November 4, 2011
Nationals Sign Wang
Teams know by now that dipping into the free agent starting pitching market and receiving a good return on investment is a tricky proposition. The Nationals are no different. After paying Jason Marquis eight figures over two seasons without looking better for it, Washington could not be blamed if they avoided the market altogether when scoping out middle or back-end options. Sure enough, the Nationals elected to add a familiar arm once free agency started, essentially re-signing Wang for one-year and $4 million, as well as some incentives that could drive the deal’s value upward.
The money will make this a polarizing deal. Wang is a different breed from most available starters in that he has not started much over the past few seasons. Since 2008, Wang has made 35 starts, amassing 199 1/3 innings pitched, a 5.24 earned run average, striking out 4.9 per nine innings pitched, and boasting a 1.61 strikeout-to-walk ratio. Having a higher earned run average than strikeout rate is a bad sign for most pitchers, but Wang gets some leeway because of his injuries and groundball tendencies.
What kind of injuries are we talking about? Try calf issues, a sprained foot, hip weakness, a torn ligament in his throwing shoulder, and even the flu over that stretch. Anything that could go wrong shy of back and elbow problems has gone wrong. Herein is the hidden factor: Wang has been in the Washington system since February 2010. If any team has a good beat on Wang’s health, it should be the Nationals. For them to commit to him in such a quick manner suggests the team doctors feel good about the medicals. They could be wrong, and Wang could damage himself in an unpredictable way, but for now, everything checks out okay.
Even so, the money is peculiar. Washington treated Wang well even when he failed to pitch for them, paying him $2 million in 2010 without receiving anything in return and then $1 million in 2011 for what amounted to 11 starts. Here, the Nationals have elected to give Wang a raise so he will stick around, almost spitting at the idea that he may take less money on the open market to show the team loyalty.
Adding to the oddness is how a $4 million payout compares to the contracts given to injury-prone starters just last winter:
Wang will make double or more than nine out of the 10 pitchers listed, with only Webb—who compares favorably to Wang in skill set—coming close to his payout. Even when considering inflation, Wang is making more money than pitchers with similar issues. The good news for the Nationals is that six of those 10 pitchers made more starts in 2011 than they averaged in 2008-2010, but the bad news is that money alone does not appear to a telling variable on whether a pitcher will exceed his average.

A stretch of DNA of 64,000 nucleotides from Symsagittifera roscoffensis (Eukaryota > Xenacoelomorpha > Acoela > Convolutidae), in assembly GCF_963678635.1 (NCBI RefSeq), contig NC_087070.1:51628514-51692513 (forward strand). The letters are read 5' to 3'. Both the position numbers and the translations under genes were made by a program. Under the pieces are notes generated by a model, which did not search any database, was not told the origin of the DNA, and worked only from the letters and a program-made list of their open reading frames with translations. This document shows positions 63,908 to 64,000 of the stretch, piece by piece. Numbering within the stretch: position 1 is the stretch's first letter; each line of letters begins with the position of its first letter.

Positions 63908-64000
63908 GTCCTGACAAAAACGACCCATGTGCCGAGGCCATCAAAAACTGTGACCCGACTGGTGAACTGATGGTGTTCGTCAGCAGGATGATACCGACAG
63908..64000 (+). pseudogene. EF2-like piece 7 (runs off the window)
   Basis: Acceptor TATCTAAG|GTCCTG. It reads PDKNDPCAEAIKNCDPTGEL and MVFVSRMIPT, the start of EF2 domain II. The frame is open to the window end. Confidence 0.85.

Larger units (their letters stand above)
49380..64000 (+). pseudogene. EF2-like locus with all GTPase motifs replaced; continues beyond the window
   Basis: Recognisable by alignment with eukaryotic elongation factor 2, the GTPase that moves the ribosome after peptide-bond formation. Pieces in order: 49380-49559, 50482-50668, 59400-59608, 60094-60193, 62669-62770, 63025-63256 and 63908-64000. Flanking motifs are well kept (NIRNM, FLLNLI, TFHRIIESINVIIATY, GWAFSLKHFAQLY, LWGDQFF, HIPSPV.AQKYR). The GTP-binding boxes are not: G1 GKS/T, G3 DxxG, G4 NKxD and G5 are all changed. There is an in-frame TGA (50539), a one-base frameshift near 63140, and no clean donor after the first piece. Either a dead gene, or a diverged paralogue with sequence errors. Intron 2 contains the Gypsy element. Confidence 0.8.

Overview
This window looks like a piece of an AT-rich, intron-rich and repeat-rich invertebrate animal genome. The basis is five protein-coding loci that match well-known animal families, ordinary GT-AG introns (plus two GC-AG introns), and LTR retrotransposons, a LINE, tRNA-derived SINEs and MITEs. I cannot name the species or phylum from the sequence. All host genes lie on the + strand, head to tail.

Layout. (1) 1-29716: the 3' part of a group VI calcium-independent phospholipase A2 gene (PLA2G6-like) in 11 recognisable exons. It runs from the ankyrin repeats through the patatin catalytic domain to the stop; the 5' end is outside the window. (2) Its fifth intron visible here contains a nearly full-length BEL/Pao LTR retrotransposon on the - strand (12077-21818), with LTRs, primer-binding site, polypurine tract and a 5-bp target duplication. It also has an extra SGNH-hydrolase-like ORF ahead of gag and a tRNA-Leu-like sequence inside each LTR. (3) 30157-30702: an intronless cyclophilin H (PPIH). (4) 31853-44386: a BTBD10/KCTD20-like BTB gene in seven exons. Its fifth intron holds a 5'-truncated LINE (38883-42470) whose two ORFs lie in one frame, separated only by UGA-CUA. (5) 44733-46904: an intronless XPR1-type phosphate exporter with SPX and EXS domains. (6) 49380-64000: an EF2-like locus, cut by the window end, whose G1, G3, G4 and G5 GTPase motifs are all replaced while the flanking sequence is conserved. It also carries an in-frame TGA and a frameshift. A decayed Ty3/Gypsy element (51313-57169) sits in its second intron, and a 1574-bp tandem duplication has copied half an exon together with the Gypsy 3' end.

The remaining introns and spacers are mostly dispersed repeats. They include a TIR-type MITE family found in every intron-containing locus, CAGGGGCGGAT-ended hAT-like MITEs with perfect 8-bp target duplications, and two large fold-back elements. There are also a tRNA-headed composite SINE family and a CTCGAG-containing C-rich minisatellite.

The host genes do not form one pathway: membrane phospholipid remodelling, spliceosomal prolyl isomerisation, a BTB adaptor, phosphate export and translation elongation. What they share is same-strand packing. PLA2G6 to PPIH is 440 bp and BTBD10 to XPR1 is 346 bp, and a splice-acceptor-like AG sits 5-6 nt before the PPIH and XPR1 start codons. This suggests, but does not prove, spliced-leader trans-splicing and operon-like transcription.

During Wang’s glory days, he succeeded despite subpar strikeout rates by generating high groundball rates and keeping the ball inside of the park. Wang’s sinker played a big part in both of those aspects and used to reach into the mid-90s. It maxed out just shy of 95 miles per hour during his return to the majors, suggesting he is where he used to be in velocity, if not movement. Before allowing seven home runs in 12 appearances in 2009, no pitcher with 500-plus innings from 2005-to-2008 allowed fewer home runs than Wang, and it wasn’t even close. Jake Westbrook finished with the second-fewest but yielded 18 more long balls in 20 fewer innings. Expect Wang to have issues succeeding if he continues to allow more than a home run per nine innings.
Conversely, if Wang can produce groundball rates similar to his in New York (often above 60 percent), he could find more success than before. The Nationals may have had the 12th-best unadjusted defensive efficiency and 11th-best when park-adjusted, but they ate up groundballs with no problem. Washington converted the second-highest rate of groundballs into outs in the National League and did so at near-equal pace to Tampa Bay and Texas—two teams with elite defenses. Ryan Zimmerman is one of the best third base defenders in the league, and Danny Espinosa is good at second base too. It might make sense for the Nationals to invest in a glove-heavy shortstop, should they feel uncomfortable trying Espinosa out on the other side of the bag.
The money is a sticking point, and Wang might make everything else a moot point if he gets hurt again, but the Nationals could have done worse as far as starting pitcher contracts go. Should it work out, then the upstart Nationals will have a solid middle-to-back-of-the-rotation innings eater to stick behind Stephen Strasburg and Jordan Zimmerman and possibly in front of some combination of Ross Detwiler, Bradley Peacock, Tom Milone, and John Lannan. It isn’t the Phillies fearsome threesome, or the Braves superior six, but it could be the best rotation in Nationals’ history.